Tracey Eaton interview with Oswaldo Paya, from

Payá's death became a global trending topic on Twitter shortly after Sanchez confirmed his death. Marta López García [@aircag] tweeted:

@aircag: #CUBA Oswaldo Paya jamas insulto a sus contrincantes.La lección que deja,la ética por encima de las diferencias.Descanse en libertad !!

@aircag: #CUBA Oswaldo Paya never insulted those who opposed him. The lesson he leaves behind is [to hold] ethics above differences. Rest in freedom!!

Soon after the reports surfaced, Payá's daughter, Rosa María, told foreign press outlets that she feared the crash was not an accident. While state media reported that the driver lost control of the vehicle and that the car crashed into a tree, other reports have held that the car crashed with another vehicle, possibly a truck.

Many voices on Twitter commented on this allegation:

@ZapataVive tweeted:



Blogger and photographer Orlando Luis Pardo Lazo [‏@OLPL] tweeted:

Hay algun culpable? Habra juicio? O se dio a la fuga? Se busca? O fue un fallo tecnico? O acaso un acierto tecnico…?

Is someone at fault? Will there be a trial? Or will they get away [with it]? Are they [trying to find out]? Or was it a technical error? Or was it a technical success?

Pardo Lazo live tweeted memorial services on the afternoon of July 23rd and included a brief video in which mourners can be seen applauding Payá. Details of the accident will be reported on Global Voices when they are known. For now, those who admired Payá continue to express their grief over his death, and admiration for his work.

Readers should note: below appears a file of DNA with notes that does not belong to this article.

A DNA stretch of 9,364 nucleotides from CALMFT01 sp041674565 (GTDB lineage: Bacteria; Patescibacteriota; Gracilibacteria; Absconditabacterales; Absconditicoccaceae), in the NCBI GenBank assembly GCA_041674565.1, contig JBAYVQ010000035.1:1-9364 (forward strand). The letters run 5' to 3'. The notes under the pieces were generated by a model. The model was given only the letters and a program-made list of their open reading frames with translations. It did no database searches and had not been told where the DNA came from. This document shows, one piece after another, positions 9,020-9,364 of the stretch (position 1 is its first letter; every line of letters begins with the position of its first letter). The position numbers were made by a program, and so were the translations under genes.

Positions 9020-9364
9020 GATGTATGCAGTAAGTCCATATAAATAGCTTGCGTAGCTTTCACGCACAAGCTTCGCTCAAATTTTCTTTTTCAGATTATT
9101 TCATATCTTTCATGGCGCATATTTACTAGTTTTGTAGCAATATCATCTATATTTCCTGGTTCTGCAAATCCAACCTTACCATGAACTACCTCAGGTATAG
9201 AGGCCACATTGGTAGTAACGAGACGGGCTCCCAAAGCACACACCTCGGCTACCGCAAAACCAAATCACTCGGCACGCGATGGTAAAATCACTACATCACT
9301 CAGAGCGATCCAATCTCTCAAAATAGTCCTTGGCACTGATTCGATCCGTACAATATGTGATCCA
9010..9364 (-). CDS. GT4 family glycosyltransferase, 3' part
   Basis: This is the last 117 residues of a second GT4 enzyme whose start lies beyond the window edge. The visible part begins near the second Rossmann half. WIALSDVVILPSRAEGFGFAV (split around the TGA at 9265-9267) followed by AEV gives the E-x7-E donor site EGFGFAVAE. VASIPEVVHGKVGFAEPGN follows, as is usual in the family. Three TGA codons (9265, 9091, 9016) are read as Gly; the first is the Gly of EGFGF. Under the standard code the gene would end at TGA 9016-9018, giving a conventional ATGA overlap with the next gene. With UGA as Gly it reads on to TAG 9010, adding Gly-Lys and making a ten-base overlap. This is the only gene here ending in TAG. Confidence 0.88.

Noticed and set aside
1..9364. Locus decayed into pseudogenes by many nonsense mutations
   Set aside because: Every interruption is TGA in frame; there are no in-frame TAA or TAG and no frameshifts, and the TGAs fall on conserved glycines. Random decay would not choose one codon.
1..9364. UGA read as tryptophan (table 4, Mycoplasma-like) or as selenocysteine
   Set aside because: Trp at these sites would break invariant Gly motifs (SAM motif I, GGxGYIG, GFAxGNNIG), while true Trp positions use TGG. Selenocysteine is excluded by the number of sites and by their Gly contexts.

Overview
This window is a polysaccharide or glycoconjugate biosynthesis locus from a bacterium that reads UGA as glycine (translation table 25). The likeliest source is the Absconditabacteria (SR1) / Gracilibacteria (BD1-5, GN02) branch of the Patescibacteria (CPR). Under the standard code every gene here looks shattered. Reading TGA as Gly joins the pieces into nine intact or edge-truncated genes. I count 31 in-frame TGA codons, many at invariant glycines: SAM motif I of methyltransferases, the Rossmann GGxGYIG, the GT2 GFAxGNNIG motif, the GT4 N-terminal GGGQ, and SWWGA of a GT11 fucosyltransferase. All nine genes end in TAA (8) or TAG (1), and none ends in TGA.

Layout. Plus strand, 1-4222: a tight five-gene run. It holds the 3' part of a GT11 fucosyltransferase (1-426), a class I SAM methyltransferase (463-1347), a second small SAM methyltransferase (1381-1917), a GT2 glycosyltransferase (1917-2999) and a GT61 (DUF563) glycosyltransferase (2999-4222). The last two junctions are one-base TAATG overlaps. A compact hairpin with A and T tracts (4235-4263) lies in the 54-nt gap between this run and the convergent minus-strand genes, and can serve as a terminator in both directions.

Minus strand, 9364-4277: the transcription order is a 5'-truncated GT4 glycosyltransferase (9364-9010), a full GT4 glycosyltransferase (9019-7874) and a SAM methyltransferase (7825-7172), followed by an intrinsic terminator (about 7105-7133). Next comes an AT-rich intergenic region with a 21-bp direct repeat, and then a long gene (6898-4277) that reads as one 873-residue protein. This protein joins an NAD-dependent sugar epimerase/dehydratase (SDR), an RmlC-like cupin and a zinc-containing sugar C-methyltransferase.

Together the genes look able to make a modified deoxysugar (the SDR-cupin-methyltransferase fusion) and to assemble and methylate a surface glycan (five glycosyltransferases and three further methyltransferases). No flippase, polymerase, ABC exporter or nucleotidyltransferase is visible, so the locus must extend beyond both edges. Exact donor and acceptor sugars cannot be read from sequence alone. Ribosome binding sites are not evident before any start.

Arturo Lopez Levy, a Cuban-born doctoral candidate in Philosophy at the University of Denver, wrote a detailed essay on Payá's political organization and pragmatism. Lopez Levy commented on the leader's uniquely moderate position among pro-democracy advocates in Cuba:

Payá deja un camino apenas empezado: trabajar desde el orden constitucional post-revolucionario para canalizar la vibrante pluralización social de la isla en una alternativa racional y nacionalista, de democracia y estado de bienestar, al proyecto de reformas parciales de Raúl Castro. Quizás en Washington y Miami se iniciará una reflexión sobre el costo de continuar una política maximalista, contraproducente a la consolidación de un proyecto de oposición moderada.

Payá leaves behind a path that had just begun: working within the post-revolutionary constitutional framework to channel the vibrant social plurality of the island into a rational, nationalistic alternative of democracy and well-being, to the partial reform projects of Raúl Castro. Perhaps in Washington and Miami this will initiate some reflection on the cost of continuing a politics of “maximalism” that is counterproductive to the consolidation of the moderate opposition.

Blogger Dimas Castellanos [es] wrote:

Payá, con independencia de cualquier diferencia con su proyecto o forma personal de dirigir, por su labor durante más de dos décadas, por su persistencia, por permanecer en Cuba y por otros muchos por, ocupa un un lugar en la historia de Cuba. El mejor homenaje es darle continuidad a su obra, es decir, a la lucha por la democratización de nuestro país.

Payá, regardless of any disagreement with his project or personal leadership, will occupy a place in Cuban history for his work of more than two decades, for his persistence, for his remaining in Cuba and for many other things. The greatest tribute [that Cubans can give him now] is to continue his work, to fight for the democratization of our country.